It’s sort kicking my butt, but I will keep up with it. I think the rabbits are happier on pasture; I am happier seeing them on pasture. I hate seeing them on wire. I wish I had more tractors to put them in. Wally and I have not had the time to do more. In some respects it’s a lot more work having them on pasture; but if you really think about it, moving the tractors a couple of times a day is really no big deal. It would be easier if all of the rabbits were in one location, but nothing is in one location on this farm. Wally and I spend a lot of time on the 15 acres that most of the animals live on. The cows and dairy goat buck are in the back pasture (10 acres). If all goes well, I’ll be able to process most of the rabbits in one of the tractors this week and once they are moved on, I can move out another litter. The larger litters (nine and ten bunnies) are quite crowded in a 36″ x 36″ cage; they were so crowded, I moved their mothers out a bit earlier than I originally planned. So far, they are doing fine.
There are individuals trying to buy a lot of rabbit “on the hoof.” They pay upwards of $1.50/lb. for live weight. Given that a rabbit dresses out at about 50 percent of its live weight, that means they are in the rabbit for $3.00/lb. plus transportation, processing, packaging, etc. I wonder where all of the rabbit meat is going because it doesn’t seem to be too popular to eat in this area. It’s the same with goat meat. It’s going to cost us $75/goat for the processing, plus transportation there and back. We could take these same goats to the livestock sale and get close to $75 for them. I don’t know where all this meat is going at these prices. Apparently, even goats in poor condition are bringing good money. Of course our goats will not go to the sale, but it’s really difficult to justify the outlay of money to have them slaughtered without a guaranty that the meat will sell. We’ll know in a few months.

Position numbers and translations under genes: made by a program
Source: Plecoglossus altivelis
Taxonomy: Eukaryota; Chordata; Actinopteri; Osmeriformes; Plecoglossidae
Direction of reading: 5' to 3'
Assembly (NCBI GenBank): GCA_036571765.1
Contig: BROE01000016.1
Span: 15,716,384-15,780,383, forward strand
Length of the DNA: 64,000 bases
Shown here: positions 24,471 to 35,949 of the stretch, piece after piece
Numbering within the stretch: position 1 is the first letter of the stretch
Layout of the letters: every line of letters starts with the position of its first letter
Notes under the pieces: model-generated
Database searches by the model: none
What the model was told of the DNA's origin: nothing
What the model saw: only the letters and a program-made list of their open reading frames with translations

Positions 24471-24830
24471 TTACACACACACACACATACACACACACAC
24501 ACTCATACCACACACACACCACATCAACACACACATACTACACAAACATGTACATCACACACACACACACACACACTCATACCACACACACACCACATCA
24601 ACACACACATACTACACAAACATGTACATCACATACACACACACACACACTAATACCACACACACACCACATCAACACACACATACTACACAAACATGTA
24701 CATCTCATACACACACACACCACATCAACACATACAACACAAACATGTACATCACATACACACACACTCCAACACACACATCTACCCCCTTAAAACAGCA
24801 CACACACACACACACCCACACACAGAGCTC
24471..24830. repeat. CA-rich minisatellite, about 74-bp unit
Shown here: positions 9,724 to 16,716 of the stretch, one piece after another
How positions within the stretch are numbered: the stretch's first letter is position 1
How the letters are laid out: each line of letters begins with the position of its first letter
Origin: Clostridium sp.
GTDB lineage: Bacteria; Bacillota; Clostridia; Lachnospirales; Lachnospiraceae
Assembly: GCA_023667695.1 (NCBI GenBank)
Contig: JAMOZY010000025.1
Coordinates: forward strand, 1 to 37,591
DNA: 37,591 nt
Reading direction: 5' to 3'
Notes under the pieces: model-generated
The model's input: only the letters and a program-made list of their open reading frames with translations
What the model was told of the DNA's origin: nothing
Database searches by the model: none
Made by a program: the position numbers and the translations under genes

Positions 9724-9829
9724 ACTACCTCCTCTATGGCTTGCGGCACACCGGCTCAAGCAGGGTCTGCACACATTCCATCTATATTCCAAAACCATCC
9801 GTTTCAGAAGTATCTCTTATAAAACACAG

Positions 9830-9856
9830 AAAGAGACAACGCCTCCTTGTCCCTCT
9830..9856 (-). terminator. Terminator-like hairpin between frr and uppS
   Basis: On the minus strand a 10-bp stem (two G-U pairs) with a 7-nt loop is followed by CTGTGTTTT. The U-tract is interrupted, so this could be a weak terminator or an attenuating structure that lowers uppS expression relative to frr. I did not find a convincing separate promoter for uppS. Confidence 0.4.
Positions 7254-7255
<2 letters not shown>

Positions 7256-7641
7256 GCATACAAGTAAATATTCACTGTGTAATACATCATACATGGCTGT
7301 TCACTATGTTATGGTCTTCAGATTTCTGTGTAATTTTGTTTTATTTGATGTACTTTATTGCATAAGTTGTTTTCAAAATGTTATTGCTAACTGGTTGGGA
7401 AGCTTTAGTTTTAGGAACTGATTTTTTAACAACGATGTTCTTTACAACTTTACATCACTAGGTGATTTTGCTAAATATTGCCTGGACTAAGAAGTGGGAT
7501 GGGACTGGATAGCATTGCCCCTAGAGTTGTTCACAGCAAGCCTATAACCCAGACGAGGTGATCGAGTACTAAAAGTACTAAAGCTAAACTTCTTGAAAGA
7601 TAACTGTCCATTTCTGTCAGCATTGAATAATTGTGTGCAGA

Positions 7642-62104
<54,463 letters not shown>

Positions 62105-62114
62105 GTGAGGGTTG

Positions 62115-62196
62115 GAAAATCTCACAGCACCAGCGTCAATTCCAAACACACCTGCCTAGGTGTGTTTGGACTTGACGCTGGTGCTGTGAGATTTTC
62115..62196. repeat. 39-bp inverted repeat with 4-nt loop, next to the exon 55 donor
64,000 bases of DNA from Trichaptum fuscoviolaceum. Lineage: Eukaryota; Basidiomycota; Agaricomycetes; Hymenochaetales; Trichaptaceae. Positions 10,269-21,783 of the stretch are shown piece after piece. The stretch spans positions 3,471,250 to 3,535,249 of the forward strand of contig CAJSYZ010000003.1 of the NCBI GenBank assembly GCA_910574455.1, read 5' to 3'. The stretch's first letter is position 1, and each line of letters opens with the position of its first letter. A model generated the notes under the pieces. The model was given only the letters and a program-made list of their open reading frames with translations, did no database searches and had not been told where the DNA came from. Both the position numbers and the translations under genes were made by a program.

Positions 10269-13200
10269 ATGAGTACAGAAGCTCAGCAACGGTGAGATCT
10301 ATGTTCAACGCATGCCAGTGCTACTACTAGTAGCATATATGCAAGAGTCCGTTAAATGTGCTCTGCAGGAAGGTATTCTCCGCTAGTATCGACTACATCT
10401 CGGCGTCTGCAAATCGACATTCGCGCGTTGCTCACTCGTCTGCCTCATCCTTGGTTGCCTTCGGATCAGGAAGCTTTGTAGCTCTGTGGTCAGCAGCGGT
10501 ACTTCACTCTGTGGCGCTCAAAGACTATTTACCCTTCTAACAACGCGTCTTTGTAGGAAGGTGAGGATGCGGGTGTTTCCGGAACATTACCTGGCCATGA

We’ve got a Jersey bull set to go to the processor on June 4. He probably weighs 400 so his hanging weight will be about 250 and we may get 200 pounds of ground beef from him. If we sold all of the meat at $5/pound that would be $1,000 which would more than reimburse what we paid for him plus the processing. Except for the aggravation he caused, we do not have much time invested in him.
Chickens: the “White Rocks” are growing at a rapid pace. They are starting to look more like Cornish X. I just called the guy I bought them from. He offered to give me my money back! I told him under no uncertain terms was that necessary. He bought the parent birds from Murray McMurray. He kept them until they were adults and laying and the chicks I got were hatched from those eggs. If Murray McMurray had sent them Cornish X, then the likelihood of their getting to adult size, breeding and laying eggs that produced chicks with rapid growth like what I’m seeing, is not high. Murray McMurray says on their web site: “Please Note: Cornish Roaster, Cornish Game Hens, and Jumbo Cornish X Rocks are hybrids. Therefore we do not recommend breeding, they will not produce the same high quality in the next generation and due to the extreme rate of growth they will be too large at time of sexual maturity to breed successfully.” So maybe I lucked on to some really large White Rocks that will be a good addition to my breeding program.
Until later …